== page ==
Public opinion towards global distribution of COVID-19 vaccines - Data from Germany and the United States

Our nationally representative data indicates that public in wealthier countries are willing to share their doses of vaccines with countries in more dire conditions even if they have to wait longer for their own first shot.
Published in Research Data
Public opinion towards global distribution of COVID-19 vaccines - Data from Germany and the United States

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COVID-19 pandemic has thrown multiple waves of shock through all the societies across the world. As such were hearing the news of massive casualties, loss of friends and family, rapid development of new vaccines and medicine, mandatory use of face masks, and lockdowns. In dealing with this global crisis, not everyone had access to the same resources. Wealthier countries had access to better healthcare, infrastructure, and bargaining power to secure doses of vaccines; while many low- and middle-income countries were left behind. It was at the midst of this global confusion that the idea of the present study started to take shape. The question was that "what is the degree of willingness of those who live in these privileged positions to share their resources with others who are less fortunate?" This was at the critical time when the inoculation programs were at their early stages with many still waiting to receive their first shot of the vaccine. In such conditions, sharing the vaccine doses needed a great sense of generosity. In particular, many have criticized the government in high-income countries for hoarding and vaccine nationalism. Our study aimed to assess that whether the public in these countries would oppose if more doses of vaccines were sent to the low-income countries. In particular, we focused on the Unites States and Germany who were pioneering countries in development and production of the vaccines. Our theoretical framework was based on literature from distributive justice that in general distinguishes between equality, need, merit, and entitlement. Moreover, we examined that whether people would change their mind if they were challenged with a scenario where there was a clear self-interest either for themselves or for a loved person having to wait longer so that those living in harder conditions could receive the vaccine doses earlier. Based on the present data that is a nationally representative sample, we were pleased to find that in contrast with politicians, public in these countries well-understood the global nature of the pandemic, and their degree of willingness to share the vaccines with poorer countries was high.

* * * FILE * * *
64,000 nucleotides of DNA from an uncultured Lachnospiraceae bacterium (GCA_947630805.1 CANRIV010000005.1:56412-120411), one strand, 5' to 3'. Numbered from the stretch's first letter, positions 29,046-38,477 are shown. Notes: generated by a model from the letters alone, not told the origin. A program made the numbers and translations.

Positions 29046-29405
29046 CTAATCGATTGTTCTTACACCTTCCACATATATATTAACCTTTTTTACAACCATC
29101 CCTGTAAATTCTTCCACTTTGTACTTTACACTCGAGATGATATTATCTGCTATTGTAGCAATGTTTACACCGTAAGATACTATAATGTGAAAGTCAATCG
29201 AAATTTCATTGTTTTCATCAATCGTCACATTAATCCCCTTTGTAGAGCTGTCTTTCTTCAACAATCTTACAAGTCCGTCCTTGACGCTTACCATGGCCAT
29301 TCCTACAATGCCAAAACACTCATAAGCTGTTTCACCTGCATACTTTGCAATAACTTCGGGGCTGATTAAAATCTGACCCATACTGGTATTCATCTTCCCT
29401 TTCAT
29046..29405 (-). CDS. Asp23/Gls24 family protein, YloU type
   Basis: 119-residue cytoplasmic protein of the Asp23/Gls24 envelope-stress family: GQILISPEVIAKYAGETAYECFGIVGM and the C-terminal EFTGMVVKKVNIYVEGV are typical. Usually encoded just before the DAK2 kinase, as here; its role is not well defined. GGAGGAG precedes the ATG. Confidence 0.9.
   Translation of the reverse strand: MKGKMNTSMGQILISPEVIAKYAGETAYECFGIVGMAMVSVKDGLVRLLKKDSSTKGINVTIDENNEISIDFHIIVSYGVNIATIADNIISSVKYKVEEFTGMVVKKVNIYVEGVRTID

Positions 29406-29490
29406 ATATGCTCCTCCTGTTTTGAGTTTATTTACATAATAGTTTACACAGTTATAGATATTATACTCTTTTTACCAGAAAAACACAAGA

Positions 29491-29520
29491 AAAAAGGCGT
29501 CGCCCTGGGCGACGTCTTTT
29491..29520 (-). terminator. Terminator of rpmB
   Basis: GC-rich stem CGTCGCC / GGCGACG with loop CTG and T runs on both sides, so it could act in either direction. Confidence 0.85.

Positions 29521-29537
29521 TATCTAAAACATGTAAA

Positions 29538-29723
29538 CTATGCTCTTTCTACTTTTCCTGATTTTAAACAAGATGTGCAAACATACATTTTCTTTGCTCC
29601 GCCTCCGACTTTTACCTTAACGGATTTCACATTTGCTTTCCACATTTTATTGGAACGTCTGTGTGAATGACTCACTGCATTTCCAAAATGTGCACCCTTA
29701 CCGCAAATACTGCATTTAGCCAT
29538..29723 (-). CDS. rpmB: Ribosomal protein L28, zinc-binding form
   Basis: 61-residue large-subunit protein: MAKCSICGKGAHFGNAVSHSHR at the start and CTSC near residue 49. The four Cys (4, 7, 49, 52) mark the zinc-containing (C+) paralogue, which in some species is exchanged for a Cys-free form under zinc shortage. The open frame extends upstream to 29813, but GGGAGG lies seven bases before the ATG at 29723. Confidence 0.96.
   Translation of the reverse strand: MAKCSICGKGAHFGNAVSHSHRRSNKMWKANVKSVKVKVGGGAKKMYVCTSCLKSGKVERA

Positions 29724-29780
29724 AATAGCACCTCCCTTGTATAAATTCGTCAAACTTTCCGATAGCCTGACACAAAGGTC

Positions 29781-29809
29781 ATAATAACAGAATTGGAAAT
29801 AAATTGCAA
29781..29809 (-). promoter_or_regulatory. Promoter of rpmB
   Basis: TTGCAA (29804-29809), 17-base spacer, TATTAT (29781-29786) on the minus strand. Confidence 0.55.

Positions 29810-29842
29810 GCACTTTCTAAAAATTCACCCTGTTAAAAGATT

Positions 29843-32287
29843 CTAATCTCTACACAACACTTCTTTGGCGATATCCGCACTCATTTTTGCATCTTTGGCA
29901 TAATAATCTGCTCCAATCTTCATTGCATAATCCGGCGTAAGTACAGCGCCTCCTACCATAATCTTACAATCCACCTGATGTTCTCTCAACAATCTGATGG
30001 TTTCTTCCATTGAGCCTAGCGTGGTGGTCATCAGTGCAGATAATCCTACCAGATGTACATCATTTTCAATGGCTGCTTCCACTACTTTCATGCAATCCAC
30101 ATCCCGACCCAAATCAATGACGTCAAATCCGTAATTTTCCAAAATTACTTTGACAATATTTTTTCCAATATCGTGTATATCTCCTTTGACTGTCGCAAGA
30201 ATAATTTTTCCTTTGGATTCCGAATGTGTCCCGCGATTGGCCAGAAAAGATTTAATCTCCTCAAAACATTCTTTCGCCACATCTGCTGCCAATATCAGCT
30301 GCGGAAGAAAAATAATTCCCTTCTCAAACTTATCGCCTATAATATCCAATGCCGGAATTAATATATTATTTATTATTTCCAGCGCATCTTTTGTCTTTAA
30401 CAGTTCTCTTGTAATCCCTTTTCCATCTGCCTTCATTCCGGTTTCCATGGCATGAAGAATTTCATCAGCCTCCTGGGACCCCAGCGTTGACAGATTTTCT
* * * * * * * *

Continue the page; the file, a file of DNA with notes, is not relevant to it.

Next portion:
This study, however, was a snapshot of an evolving situation and the results might be temporal also differ across various geographical regions. For that, by sharing our data we hope to open the doors for a wider collaboration to gain a better understanding of public’s mindset and attitude during these unusual times. The medical achievements in dealing with COVID-19 pandemic have been extraordinary. We are, however, far from managing such crises at the human level. Working together and through share of knowledge, hopefully we will be better prepared for the next global crisis that we don’t know when and how it might hit us again.

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